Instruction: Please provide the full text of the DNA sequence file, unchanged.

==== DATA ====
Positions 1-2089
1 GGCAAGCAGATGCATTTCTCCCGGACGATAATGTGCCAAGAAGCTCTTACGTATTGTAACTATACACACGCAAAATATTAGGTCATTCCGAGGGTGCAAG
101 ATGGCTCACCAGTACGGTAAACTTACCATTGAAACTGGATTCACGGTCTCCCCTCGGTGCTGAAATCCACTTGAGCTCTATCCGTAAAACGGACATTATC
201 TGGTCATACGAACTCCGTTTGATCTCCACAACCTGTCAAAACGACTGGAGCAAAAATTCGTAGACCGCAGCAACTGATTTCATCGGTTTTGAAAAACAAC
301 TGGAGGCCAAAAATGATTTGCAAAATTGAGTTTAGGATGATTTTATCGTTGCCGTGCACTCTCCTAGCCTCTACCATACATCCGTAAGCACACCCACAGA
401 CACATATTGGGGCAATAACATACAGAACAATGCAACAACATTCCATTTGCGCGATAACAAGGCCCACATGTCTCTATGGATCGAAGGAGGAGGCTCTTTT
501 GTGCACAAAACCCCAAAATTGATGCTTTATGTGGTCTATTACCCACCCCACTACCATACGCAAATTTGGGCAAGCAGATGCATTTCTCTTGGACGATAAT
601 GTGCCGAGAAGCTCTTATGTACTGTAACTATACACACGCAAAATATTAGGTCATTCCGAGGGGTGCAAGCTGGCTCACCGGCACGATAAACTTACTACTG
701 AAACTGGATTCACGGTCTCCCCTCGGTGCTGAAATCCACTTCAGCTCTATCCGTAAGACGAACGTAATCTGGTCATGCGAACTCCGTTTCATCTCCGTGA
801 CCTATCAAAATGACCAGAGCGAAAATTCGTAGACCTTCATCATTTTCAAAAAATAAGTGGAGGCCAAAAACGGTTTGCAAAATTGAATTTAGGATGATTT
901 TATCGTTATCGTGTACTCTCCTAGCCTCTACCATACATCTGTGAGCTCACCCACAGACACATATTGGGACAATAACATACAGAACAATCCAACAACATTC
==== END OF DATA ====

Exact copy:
Positions 1-2089
1 GGCAAGCAGATGCATTTCTCCCGGACGATAATGTGCCAAGAAGCTCTTACGTATTGTAACTATACACACGCAAAATATTAGGTCATTCCGAGGGTGCAAG
101 ATGGCTCACCAGTACGGTAAACTTACCATTGAAACTGGATTCACGGTCTCCCCTCGGTGCTGAAATCCACTTGAGCTCTATCCGTAAAACGGACATTATC
201 TGGTCATACGAACTCCGTTTGATCTCCACAACCTGTCAAAACGACTGGAGCAAAAATTCGTAGACCGCAGCAACTGATTTCATCGGTTTTGAAAAACAAC
301 TGGAGGCCAAAAATGATTTGCAAAATTGAGTTTAGGATGATTTTATCGTTGCCGTGCACTCTCCTAGCCTCTACCATACATCCGTAAGCACACCCACAGA
401 CACATATTGGGGCAATAACATACAGAACAATGCAACAACATTCCATTTGCGCGATAACAAGGCCCACATGTCTCTATGGATCGAAGGAGGAGGCTCTTTT
501 GTGCACAAAACCCCAAAATTGATGCTTTATGTGGTCTATTACCCACCCCACTACCATACGCAAATTTGGGCAAGCAGATGCATTTCTCTTGGACGATAAT
601 GTGCCGAGAAGCTCTTATGTACTGTAACTATACACACGCAAAATATTAGGTCATTCCGAGGGGTGCAAGCTGGCTCACCGGCACGATAAACTTACTACTG
701 AAACTGGATTCACGGTCTCCCCTCGGTGCTGAAATCCACTTCAGCTCTATCCGTAAGACGAACGTAATCTGGTCATGCGAACTCCGTTTCATCTCCGTGA
801 CCTATCAAAATGACCAGAGCGAAAATTCGTAGACCTTCATCATTTTCAAAAAATAAGTGGAGGCCAAAAACGGTTTGCAAAATTGAATTTAGGATGATTT
901 TATCGTTATCGTGTACTCTCCTAGCCTCTACCATACATCTGTGAGCTCACCCACAGACACATATTGGGACAATAACATACAGAACAATCCAACAACATTC